Let Us Define: You use potential to say that someone or something is capable of developing into the particular kind of person or thing mentioned. ... If you say that someone or something has potential, you mean that they have the necessary abilities or qualities to become successful or useful in the future.
Have you ever been told “you’ve got so much potential?” I have. Plenty of times.
At first it feels like a compliment. It feels like there’s someone else that recognizes something in you that you can’t see in yourself.
It can feel nurturing and make you want to lift your game.
But there’s a downside because being told you have potential implies that you could be more than you are today.
You’re not as good as you could be. Not today anyway. Maybe tomorrow, but not today.
Being told you have potential can set up a lack of self-belief that sounds like this: “If I have so much potential, why is it that I’m not doing better? There must be something wrong with me, why is it o hard to tap into it?”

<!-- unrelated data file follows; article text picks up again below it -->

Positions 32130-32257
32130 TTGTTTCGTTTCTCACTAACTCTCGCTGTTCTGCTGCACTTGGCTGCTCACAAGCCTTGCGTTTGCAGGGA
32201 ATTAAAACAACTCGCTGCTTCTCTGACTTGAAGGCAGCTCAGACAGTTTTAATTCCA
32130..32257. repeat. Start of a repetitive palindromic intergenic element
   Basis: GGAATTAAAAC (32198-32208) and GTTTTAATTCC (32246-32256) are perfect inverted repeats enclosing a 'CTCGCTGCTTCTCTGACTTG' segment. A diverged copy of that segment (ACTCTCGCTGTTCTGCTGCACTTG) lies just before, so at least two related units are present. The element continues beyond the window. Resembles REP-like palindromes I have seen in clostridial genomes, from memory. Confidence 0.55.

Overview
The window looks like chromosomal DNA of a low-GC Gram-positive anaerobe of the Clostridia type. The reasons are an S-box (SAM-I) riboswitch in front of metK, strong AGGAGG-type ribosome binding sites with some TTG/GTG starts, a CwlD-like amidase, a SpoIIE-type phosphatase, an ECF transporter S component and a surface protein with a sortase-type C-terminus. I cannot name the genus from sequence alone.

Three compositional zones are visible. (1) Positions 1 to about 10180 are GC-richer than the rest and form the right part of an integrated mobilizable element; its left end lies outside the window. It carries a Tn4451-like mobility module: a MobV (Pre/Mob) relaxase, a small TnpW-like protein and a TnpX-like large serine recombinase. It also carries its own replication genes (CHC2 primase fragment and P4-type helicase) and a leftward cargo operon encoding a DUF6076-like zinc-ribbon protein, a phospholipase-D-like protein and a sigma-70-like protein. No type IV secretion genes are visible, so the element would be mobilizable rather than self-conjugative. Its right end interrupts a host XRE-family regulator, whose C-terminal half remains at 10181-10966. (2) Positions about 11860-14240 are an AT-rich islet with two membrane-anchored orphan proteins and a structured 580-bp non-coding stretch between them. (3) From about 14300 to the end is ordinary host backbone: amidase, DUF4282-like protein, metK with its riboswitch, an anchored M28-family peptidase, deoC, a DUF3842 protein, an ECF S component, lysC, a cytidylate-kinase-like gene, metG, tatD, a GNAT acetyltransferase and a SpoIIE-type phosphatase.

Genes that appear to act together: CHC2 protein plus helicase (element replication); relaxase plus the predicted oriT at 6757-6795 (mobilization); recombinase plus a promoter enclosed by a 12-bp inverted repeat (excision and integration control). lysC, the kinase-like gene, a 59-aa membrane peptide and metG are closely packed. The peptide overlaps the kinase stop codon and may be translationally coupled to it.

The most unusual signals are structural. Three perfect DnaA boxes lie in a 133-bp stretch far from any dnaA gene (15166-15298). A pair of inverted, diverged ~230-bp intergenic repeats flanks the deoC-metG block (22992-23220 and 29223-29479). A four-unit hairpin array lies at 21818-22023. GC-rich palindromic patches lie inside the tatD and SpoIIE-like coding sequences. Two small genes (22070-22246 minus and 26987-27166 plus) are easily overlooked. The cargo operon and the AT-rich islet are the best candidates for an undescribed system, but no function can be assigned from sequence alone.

So, before you tell your kids, players or colleagues they have potential, ask yourself what you mean by the word potential. Instead of using such a vague term, get specific. And be clear about what it is that you’re attempting to achieve.
Are you trying to highlight the gap between your expectations and their performance? If so, say something like this discouraging statement.
“John, your sales target was $100,000 for he month and you achieved $70,000. This isn’t acceptable. Why do you think you missed the target?”
Let me hear the boo’s on that one!
If you are trying to be encouraging? Mention something specific they’ve done well.
“John, I was listening to the way you handled the call to Mrs Jones. You showed a great deal of empathy and your use of questions resulted in a sales appointment. Well done.”
Are you trying to get them to improve their performance? Highlight one of their wins then ask them what they learned and how they could have done it even better.
“John, you wrote over your sale target last month. That’s a great result. Tell me, what do you think lead to this result? What will you do next month to build on that performance?”
Helping people in this way gets them to take ownership of their current reality. It then puts them in control of creating a roadmap for their own personal growth and success.
Food for thought - Coach Milton
Milton is genuine, persistent, and sincere. There are very few things that detract Milton from his pursuit of what he believes in. His attitude is fantastic and professionalism top notch. -
International speaker, creator of Maximizing Moments with Milton and the Author of Your Purpose, Your App -How to Stop Drifting and Start Living.